“Life moves pretty fast. If you don’t stop and look around once in a while, you could miss it.”
“Ferris Bueller’s Day Off,” a film by John Hughes
It’s pretty amazing how many people don’t finish the game in their 5th inning if you call life a game. This may sound like promotion for Ethelbert Miller’s memoir, but I really think he’s onto something, something not adequately discussed or even acknowledged by the general public.
I mean who’d a thought Michael Jackson (50) and John Hughes (59), both artistic icons of “forever young,” would enter their 5th innings but never leave them. Forever not-so-young?
TV gadget salesman Billy Mays – 50
“Jurassic Park” author and “E.R.” creator, Michael Crichton – 56.
Author, E. Lynn Harris – 54.
For women, it’s the decade that introduces you to those “little procedures.” You savor the meal before an annual check-up, mammogram, pap, sonogram, biopsy, as life may never be the same again pending the results.
Though I’m not in my 5th Inning YET, I’ve always believed in working ahead. In July, I led a discussion of Miller’s 2nd memoir, The 5th Inning. I know nothing about baseball, but we did jump on why the metaphor is so appropriate to analyze that “bridge” decade between adult and old person. “Elder” is a title you earn pending on your stats.
How do you know you’re a winning pitcher in a 5 or 6 + inning game? Your team must be ahead. You cannot be replaced for 5 innings. If you are, and your team’s behind, you are a losing pitcher. If you get to a 7th inning game, the people in the stands break out in song — “Take Me Out to the Ball Game.”
I have no idea how this game works. I’m just here for the hot dogs and beer. Of course, that can lead to a precarious 5th inning on the health end. Maybe I should learn more about stats. Seems like the digital, internet, Facebook world has given us too much access to stats, your’s, mine, and millions of others.
Below are the questions from our 5th Inning book discussion at Busboys and Poets (the publisher) in July. This is a good segue to announce that I’ll be managing Ethelbert’s E-Notes blog for a few days — “eethelbertmiller1.blogspot.com.” He’ll give a reading of his poems and a speech in Norway. Unlike E-bert, I won’t be Palin watching. I wonder if he’ll be able to see Russia from his hotel window in Norway.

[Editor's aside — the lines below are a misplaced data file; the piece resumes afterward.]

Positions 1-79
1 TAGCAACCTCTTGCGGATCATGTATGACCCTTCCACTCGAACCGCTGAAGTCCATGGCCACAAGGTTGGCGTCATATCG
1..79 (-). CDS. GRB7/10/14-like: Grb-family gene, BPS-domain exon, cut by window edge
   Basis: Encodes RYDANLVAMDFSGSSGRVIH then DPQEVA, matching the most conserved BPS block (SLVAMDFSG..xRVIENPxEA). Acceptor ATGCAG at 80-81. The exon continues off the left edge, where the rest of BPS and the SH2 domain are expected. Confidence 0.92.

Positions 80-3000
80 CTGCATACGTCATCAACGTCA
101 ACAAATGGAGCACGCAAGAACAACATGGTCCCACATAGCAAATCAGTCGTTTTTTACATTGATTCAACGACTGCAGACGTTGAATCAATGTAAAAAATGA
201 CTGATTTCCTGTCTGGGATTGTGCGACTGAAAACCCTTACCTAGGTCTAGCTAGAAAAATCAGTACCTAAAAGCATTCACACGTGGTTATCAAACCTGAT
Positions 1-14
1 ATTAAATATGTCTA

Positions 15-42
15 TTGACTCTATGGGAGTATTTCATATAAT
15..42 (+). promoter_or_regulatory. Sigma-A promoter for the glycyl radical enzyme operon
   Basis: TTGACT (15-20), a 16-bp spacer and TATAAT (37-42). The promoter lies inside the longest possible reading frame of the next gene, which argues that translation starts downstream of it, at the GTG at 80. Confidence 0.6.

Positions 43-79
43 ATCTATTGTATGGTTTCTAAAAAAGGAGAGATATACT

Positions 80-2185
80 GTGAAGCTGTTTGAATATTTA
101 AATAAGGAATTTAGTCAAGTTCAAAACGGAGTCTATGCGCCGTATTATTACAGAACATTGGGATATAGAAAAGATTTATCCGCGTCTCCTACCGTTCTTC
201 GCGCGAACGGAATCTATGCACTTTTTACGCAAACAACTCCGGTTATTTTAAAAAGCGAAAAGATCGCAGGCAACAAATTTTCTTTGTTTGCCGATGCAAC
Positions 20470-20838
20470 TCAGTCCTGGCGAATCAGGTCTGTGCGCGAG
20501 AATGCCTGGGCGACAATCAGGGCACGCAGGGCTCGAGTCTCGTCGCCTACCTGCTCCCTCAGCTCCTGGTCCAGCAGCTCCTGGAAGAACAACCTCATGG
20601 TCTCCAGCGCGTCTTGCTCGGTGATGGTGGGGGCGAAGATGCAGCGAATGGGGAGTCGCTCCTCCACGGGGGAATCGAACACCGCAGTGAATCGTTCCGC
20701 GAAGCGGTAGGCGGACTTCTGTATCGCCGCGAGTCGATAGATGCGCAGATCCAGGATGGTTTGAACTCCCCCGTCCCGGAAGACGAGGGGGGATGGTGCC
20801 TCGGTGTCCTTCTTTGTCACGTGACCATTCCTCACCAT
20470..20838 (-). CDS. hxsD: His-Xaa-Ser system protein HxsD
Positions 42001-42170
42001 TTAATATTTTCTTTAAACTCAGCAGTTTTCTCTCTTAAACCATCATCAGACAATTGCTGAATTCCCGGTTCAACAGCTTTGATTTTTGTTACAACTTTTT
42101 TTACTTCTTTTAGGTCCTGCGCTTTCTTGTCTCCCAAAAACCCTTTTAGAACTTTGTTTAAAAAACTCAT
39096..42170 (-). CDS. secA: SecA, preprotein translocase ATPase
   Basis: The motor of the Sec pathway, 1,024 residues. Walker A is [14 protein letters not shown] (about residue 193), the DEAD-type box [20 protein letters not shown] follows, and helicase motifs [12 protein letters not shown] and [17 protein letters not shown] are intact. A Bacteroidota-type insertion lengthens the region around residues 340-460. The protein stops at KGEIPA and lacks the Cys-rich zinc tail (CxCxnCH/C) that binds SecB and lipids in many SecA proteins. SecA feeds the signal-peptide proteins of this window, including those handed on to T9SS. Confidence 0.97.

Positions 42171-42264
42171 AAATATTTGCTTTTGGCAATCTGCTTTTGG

DISCUSSION QUESTIONS for THE 5TH INNING, a memoir by E. Ethelbert Miller
by Michon Boston
If this is a memoir about a failure, what is/are the failure(s)? What do you think is the writer’s measure(s) of success? What is your measure of success?
For some, failure teaches valuable lessons or tests one’s strength of character. What lessons have you learned from personal failures? Does the writer offer any lessons to you from his perceived failure(s)?
The writer has a list of things he hasn’t done (maybe wants to) or can’t do (maybe he should). Do you have a list like this and what’s on it? What does this list represent? Failure, aspirations, goals, or priorities?
Why do you think the writer uses baseball as a metaphor vs. basketball which he appears to like as well? In the game someone wins and someone loses and the game is over. What does winning look like? What is losing? When do you know a game is over? What makes the 5th inning crucial and/or special?
Is there a metaphor for your life?
How is the writer affected by the losses in his life – family and friends?
When or what makes you aware that you are immortal?
How do you wish to be remembered after you die? What would your eulogy say? What would your epitaph say?
Are there places where you feel out of place because of your age? Does it matter to have people your age in the room and why? What 3rd spaces have grown with you; what new 3rd spaces do you feel at home?
LOVE, RELATIONSHIPS, MARRIAGE
Love and marriage doesn’t resemble a sit com or romantic comedy in THE 5TH INNING. No pithy punch lines no make up kisses in the last act. Returning back to the metaphor how is marriage or coupled partnerships like a baseball game? What makes you think the writer will “finish out the season”? Do you think the baseball is the right metaphor to describe love, marriage?
Where do you look for love at this point in your life? What kind of love (any kind of relationship) do you believe is available or unattainable to you now?
What role does religion or spirituality play in the writer’s life?
At what point are you a real grown up? What’s the difference between a grown up and an elder if any?